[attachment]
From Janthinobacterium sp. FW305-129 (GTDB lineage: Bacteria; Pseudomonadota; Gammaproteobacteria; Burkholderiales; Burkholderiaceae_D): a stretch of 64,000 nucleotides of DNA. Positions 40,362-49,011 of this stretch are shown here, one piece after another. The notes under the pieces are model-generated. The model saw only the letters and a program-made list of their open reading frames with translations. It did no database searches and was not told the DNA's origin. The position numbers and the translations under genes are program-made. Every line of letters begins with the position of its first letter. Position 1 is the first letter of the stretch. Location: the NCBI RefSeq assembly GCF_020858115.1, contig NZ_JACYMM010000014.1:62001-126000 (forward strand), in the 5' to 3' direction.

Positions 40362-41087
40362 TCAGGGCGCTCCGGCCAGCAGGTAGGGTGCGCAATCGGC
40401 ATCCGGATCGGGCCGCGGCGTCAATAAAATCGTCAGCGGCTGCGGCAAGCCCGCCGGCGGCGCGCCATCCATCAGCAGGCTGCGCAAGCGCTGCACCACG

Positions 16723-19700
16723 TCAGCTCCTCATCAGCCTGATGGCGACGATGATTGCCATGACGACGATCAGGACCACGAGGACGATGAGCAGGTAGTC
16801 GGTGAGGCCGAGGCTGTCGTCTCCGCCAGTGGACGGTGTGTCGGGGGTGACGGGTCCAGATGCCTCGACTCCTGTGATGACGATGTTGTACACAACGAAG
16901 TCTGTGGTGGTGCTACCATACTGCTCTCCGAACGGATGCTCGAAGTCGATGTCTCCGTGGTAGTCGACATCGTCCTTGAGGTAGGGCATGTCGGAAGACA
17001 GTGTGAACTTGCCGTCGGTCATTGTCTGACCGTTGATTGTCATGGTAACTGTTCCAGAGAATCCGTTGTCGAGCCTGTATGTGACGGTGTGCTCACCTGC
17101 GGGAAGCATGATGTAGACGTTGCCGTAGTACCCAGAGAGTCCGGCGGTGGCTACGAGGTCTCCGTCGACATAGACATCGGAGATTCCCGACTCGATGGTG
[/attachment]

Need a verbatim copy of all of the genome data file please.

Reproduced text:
From Janthinobacterium sp. FW305-129 (GTDB lineage: Bacteria; Pseudomonadota; Gammaproteobacteria; Burkholderiales; Burkholderiaceae_D): a stretch of 64,000 nucleotides of DNA. Positions 40,362-49,011 of this stretch are shown here, one piece after another. The notes under the pieces are model-generated. The model saw only the letters and a program-made list of their open reading frames with translations. It did no database searches and was not told the DNA's origin. The position numbers and the translations under genes are program-made. Every line of letters begins with the position of its first letter. Position 1 is the first letter of the stretch. Location: the NCBI RefSeq assembly GCF_020858115.1, contig NZ_JACYMM010000014.1:62001-126000 (forward strand), in the 5' to 3' direction.

Positions 40362-41087
40362 TCAGGGCGCTCCGGCCAGCAGGTAGGGTGCGCAATCGGC
40401 ATCCGGATCGGGCCGCGGCGTCAATAAAATCGTCAGCGGCTGCGGCAAGCCCGCCGGCGGCGCGCCATCCATCAGCAGGCTGCGCAAGCGCTGCACCACG

Positions 16723-19700
16723 TCAGCTCCTCATCAGCCTGATGGCGACGATGATTGCCATGACGACGATCAGGACCACGAGGACGATGAGCAGGTAGTC
16801 GGTGAGGCCGAGGCTGTCGTCTCCGCCAGTGGACGGTGTGTCGGGGGTGACGGGTCCAGATGCCTCGACTCCTGTGATGACGATGTTGTACACAACGAAG
16901 TCTGTGGTGGTGCTACCATACTGCTCTCCGAACGGATGCTCGAAGTCGATGTCTCCGTGGTAGTCGACATCGTCCTTGAGGTAGGGCATGTCGGAAGACA
17001 GTGTGAACTTGCCGTCGGTCATTGTCTGACCGTTGATTGTCATGGTAACTGTTCCAGAGAATCCGTTGTCGAGCCTGTATGTGACGGTGTGCTCACCTGC
17101 GGGAAGCATGATGTAGACGTTGCCGTAGTACCCAGAGAGTCCGGCGGTGGCTACGAGGTCTCCGTCGACATAGACATCGGAGATTCCCGACTCGATGGTG